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Stuck at home with your kids? Nurse offers advice on keeping kids, parents happy and healthy

UPDATED: Wed., March 18, 2020

Wendy Williams-Gilbert is an academic director and professor in the WSU College of Nursing. (Dan Pelle / The Spokesman-Review)
Wendy Williams-Gilbert is an academic director and professor in the WSU College of Nursing. (Dan Pelle / The Spokesman-Review)

Wendy Williams-Gilbert knows what it’s like to find yourself home from work, with kids who would otherwise be in school, navigating confusing and concerning circumstances.

And the work she finds herself home from – serving as director of the Registered Nurse-Bachelor of Science in Nursing Program at Washington State University – means she’s especially qualified to help families navigate the challenges of a family life disrupted by the coronavirus.

When doing so, she said this week, it’s important to remember children are more perceptive than they appear.

“We need to remember that the kids don’t know what to expect either, and they’re looking at us to set examples,” Williams-Gilbert said. “They’re taking their cues from us.”

That’s true for the nursing professor, as well. She’s found herself at home with four teenagers, ages 13 through 18, and she plans to use the time sharing lessons about life skills. That includes a family dinner night, with one child cooking the meal each evening.

Williams-Gilbert said there are steps families can take while spending so much time together to prevent the potential spread of the coronavirus into the home, while balancing the needs of interacting with family members and neighbors. For younger kids, that might mean turning the mundane tasks of sterilization into a game.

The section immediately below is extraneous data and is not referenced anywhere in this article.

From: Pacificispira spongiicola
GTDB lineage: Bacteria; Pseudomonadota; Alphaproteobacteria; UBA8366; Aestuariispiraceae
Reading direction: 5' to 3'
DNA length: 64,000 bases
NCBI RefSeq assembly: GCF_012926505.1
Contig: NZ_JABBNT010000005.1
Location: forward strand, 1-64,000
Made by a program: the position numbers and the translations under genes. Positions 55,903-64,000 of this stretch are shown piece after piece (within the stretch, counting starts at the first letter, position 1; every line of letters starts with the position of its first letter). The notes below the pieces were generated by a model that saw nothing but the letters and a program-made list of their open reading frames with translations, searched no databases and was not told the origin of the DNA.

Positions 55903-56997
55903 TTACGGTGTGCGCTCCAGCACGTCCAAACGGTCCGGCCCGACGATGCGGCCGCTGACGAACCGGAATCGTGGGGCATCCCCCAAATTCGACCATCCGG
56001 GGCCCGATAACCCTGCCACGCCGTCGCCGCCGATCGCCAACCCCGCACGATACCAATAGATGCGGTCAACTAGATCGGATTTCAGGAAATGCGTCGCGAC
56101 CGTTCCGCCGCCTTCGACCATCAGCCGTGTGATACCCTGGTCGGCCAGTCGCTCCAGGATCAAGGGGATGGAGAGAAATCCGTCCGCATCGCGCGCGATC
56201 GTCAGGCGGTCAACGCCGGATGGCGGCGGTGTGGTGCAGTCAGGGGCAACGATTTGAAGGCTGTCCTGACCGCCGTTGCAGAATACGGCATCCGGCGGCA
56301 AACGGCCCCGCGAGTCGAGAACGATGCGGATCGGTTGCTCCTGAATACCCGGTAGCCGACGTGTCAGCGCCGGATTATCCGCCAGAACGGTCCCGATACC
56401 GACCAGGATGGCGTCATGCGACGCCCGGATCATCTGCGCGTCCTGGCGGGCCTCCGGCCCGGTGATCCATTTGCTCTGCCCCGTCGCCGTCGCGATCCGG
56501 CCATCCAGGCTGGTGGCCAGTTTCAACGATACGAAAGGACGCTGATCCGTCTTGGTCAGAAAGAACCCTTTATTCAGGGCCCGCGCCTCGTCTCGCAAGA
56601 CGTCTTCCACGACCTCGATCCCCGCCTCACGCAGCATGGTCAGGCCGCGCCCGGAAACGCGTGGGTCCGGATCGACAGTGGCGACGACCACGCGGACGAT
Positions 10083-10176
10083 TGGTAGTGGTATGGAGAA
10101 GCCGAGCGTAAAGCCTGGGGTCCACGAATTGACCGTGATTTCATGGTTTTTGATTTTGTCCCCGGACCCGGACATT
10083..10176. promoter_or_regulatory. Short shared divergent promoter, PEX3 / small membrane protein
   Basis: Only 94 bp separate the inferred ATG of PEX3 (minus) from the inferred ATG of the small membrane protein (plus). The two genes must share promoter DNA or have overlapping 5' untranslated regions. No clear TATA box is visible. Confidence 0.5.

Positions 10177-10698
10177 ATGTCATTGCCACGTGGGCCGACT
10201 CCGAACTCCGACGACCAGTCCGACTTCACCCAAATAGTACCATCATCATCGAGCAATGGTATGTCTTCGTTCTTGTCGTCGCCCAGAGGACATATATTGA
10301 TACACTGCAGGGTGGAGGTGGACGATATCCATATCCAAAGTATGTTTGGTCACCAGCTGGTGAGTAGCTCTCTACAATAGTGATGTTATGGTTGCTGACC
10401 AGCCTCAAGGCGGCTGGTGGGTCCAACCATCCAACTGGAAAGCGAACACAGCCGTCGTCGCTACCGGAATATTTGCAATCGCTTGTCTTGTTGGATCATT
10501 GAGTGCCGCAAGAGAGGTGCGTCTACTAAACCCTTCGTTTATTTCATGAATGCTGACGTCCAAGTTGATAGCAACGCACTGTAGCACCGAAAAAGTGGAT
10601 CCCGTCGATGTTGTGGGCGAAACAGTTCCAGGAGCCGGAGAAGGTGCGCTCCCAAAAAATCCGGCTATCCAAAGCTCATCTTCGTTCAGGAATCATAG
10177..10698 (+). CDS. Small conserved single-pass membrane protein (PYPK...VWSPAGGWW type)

“You could put an ‘X’ on their hand with a marker, and whoever cleans it off first gets a prize,” Williams-Gilbert suggested. “Make it fun for the kids. It’s just making sure that parents are keeping their house as clean as they possibly can.”

Playing outside with other children and allowing kids inside the home to play with each other should all be done smartly, Williams-Gilbert said. If a child has a fever or is coughing, families can isolate that child in their room and designate one parent to go in and care for him or her, in an effort to stop the spread. Anytime someone goes outside, they should wash their hands upon returning.

“I think the answer I can give is the normal answer for a nurse, which may be the worst answer: It depends,” she said. “If it’s just your family, no one else is coming in, and you’re not going anywhere, normal sanitary practices are probably fine.”

Split families might consider one child or a pair staying with one parent, while the other child stays primarily with the other, in an effort to stop transmission from one household to another, she said.

Big families, like hers, also have to be considerate of directives to limit large gatherings to 10 people or fewer, as well as keep in mind older people, like grandparents, who are at a greater risk of health challenges after contracting the virus.

“It’s making sure they’re not coming and hanging out with the grandkids, but as you’re doing that making sure you’re using alternative technologies to communicate,” Williams-Gilbert said. “Maybe write grandma and grandpa a letter.”

Families should use this time together not just to hole up in their rooms on their devices, even if those are convenient ways of staying connected, Williams-Gilbert said. Parents should also be reaching out to each other and sharing strategies that work with their families.

“I think we’re so hardwired that we don’t want to get things wrong,” she said. “Every parent’s probably in the same boat. We’re all trying to figure this out.”

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